DIY String Lanterns, String Lighting

The art of making string lanterns or string lighting is not my original idea. I found this example on the Internet and used their basic directions to make the string globe lights you see pictured above. There were some areas of the instructions I didn't understand, so I tweaked the materials and steps involved in order to get the process to work for me.

Hopefully, the following tutorial is beneficial to you. I've tried to make it as thorough as possible. Be forewarned, making string lanterns or string lighting is not rocket science and it's certainly not an expensive project, but IT IS MESSY! lol So, dress accordingly and do this project either outside or in a craft area where you can spread a tarp on the floor.

You will need:
  • Balloon
  • Sharpie pen or permanent marker
  • Craft scissors
  • Wrapping Twine (twisted cotton, marked for light load)
  • approx 4 oz White school glue (dries clear)
  • 1/2 cup Tapioca starch (found at grocers)
  • approx 1/4 cup cold water
  • Container to mix glue, starch & water
  • Stir stick or chopsticks or tongs to mix and handle wet twine
  • Disposable gloves (optional)
  • Petroleum Jelly (Vaseline)
  • Fast drying spray paint (I used Krylon or Rustoleum - whatever I had on hand)
  • Christmas string lights or Hanging lamp cord from Ikea or Pier 1
  • Tarp to place under project
  1. Blow up balloon and tie securely. Using permanent marker, draw a circle around the knot in balloon that is just large enough to accommodate whichever lighting method you've chosen. If using tiny Christmas lights, opening can be very small. Draw the circle approximately 2 1/4" in diameter (side to side measurement) if using a standard light bulb. Note: another option for these string lanterns is to use without lights and hang the string globes in groups as a sort of mobile. In this case, forget about leaving any openings during the construction process.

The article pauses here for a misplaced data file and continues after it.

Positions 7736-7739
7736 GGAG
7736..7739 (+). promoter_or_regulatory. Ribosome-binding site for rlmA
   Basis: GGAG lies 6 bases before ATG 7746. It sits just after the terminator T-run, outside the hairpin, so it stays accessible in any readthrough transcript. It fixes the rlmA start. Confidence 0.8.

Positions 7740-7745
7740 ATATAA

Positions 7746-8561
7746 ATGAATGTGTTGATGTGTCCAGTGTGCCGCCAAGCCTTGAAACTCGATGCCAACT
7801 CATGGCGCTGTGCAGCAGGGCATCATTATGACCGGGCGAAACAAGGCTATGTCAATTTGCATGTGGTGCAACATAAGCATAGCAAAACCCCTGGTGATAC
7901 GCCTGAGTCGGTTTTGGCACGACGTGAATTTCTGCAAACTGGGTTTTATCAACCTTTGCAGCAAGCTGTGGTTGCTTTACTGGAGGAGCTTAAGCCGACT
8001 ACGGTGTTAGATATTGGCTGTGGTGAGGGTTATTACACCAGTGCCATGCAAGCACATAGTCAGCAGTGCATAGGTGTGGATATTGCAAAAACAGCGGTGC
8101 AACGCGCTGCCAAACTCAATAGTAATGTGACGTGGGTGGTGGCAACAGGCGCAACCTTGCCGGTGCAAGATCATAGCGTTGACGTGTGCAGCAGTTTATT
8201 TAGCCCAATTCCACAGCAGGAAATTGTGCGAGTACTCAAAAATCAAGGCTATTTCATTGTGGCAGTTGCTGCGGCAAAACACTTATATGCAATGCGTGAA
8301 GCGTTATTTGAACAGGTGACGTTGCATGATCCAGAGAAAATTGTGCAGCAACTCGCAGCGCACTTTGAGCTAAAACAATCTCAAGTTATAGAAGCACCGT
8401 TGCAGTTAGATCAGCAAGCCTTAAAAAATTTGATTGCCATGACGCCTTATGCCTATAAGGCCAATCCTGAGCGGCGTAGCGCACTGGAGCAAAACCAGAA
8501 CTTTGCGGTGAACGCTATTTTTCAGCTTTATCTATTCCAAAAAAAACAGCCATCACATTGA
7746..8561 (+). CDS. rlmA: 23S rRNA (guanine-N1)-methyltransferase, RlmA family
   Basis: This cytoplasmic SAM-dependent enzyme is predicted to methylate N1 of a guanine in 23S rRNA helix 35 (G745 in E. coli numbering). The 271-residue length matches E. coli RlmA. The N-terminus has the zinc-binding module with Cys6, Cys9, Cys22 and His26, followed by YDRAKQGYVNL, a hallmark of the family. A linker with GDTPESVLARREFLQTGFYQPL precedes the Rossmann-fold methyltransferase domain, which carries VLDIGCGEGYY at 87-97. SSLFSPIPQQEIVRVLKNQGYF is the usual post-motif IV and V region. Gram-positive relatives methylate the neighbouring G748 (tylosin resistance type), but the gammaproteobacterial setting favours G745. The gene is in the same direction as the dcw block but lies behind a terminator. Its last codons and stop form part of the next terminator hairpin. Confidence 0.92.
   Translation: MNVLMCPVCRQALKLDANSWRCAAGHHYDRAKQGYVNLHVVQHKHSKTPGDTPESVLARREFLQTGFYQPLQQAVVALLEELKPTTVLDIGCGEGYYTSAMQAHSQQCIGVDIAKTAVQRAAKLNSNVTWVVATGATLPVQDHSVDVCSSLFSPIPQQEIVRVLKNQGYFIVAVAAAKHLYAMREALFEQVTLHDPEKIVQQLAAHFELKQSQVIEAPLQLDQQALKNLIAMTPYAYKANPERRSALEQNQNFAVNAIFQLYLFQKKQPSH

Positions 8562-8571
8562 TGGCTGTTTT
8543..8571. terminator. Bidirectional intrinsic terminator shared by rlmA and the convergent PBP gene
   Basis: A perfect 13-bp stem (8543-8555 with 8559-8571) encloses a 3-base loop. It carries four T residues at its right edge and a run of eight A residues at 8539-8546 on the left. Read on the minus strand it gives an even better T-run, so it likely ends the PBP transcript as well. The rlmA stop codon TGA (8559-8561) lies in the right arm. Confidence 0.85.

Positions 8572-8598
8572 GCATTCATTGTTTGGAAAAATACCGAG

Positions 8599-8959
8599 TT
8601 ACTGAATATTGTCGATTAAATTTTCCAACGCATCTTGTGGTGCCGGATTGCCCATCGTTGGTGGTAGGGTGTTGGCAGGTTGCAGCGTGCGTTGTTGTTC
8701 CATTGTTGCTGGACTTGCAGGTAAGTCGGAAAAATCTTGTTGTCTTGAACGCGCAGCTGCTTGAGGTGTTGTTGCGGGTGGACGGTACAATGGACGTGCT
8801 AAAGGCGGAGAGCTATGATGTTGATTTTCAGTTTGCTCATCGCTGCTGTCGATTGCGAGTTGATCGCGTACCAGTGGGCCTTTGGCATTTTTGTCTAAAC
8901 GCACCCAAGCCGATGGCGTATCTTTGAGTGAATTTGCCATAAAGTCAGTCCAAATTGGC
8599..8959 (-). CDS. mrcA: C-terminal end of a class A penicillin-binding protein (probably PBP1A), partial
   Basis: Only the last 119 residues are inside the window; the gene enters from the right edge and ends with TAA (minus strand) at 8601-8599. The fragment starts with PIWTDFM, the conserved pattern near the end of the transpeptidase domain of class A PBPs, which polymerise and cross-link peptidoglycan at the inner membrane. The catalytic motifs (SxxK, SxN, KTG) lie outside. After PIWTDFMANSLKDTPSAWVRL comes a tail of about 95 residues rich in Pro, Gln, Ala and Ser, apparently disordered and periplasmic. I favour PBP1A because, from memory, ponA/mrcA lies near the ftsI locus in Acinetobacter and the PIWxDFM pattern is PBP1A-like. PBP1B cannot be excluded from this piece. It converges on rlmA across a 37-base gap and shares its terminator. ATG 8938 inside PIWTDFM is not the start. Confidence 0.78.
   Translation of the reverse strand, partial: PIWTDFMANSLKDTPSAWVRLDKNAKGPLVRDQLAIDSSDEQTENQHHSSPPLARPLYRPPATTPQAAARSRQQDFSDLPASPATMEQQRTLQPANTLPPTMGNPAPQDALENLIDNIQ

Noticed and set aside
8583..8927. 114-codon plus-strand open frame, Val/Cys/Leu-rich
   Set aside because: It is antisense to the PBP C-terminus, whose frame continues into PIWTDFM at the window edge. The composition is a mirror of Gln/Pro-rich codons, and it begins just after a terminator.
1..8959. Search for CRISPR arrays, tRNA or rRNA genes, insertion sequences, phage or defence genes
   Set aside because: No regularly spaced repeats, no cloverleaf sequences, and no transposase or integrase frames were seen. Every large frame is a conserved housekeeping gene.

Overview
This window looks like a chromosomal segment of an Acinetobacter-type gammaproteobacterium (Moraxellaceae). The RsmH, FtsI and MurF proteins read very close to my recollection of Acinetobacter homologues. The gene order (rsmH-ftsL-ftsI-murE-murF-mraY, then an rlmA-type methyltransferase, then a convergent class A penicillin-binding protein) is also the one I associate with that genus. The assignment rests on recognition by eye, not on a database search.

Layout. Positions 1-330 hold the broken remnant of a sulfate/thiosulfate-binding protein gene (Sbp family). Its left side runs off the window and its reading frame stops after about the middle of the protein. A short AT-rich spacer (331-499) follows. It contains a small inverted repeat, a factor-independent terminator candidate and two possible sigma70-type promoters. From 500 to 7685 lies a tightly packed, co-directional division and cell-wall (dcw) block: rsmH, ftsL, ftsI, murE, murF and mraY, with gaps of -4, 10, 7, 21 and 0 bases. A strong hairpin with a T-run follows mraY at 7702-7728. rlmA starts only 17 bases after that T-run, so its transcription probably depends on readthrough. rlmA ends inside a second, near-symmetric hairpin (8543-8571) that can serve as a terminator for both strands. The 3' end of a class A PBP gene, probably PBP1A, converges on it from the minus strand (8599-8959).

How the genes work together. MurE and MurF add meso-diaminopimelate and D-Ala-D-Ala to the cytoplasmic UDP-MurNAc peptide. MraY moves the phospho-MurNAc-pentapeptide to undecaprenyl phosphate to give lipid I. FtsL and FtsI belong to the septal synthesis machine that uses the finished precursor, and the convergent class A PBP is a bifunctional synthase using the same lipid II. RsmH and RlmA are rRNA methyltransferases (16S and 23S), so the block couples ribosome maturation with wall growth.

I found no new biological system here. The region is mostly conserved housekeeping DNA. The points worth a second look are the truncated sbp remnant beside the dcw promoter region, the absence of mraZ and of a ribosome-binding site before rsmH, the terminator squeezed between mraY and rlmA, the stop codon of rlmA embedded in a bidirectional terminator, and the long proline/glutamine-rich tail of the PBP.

2. Prepare work area by laying down tarp. You will need to hang the balloon from a hook or otherwise suspend it so all sides are not touching any areas. Cut twine at a comfortable working height for you and tie twine around knot in balloon.
  3. Mix starch, white glue and hot water in container until all lumps are removed. Consistency should be like a thick creamy soup. Tip: Add water to the dry ingredients slowly while stirring and adjust as needed.
  4. Put on disposable gloves if you don't like getting your hands messy. Smear Vaseline all over the balloon until all areas are coated.
  5. Begin feeding the twine a bit at a time through the wet mix and drape over the balloon. Tuck under the end pieces of the twine at start and finish. Be sure to follow the lines of the circle drawn in step 1. (Under the picture you'll see an explanation of why this is so important.) Continue wrapping vertically at first at a comfortable tightness and gradually switch to wrapping the twine horizontally.

In the picture above, you will see two string globes. Both have dried well enough and the balloons popped by themselves. The globe with the purple balloon was my first attempt at making these. See how I continued the twine at the top and it actually covers the knot? WHAT was I thinking?? Arrrgh! Don't do that! Be sure to follow the directions in step 1 above depending on how you'll be using these string lanterns when complete. Plan ahead.

Allow string lanterns to dry at least 24 hours until twine is completely rigid. If balloon has not popped, do this now and discard remnants. Use a chopstick or something similar to gently knock off any thin glue crystals that may have developed in between the twine.

Spray outdoors or in a well ventilated area in either a clear coat or color of choice. Use two light coats if necessary, not one heavy coat. Either way, I feel this step further strengthens the globe.  Let dry well between coats.

Some of the materials involved in the process.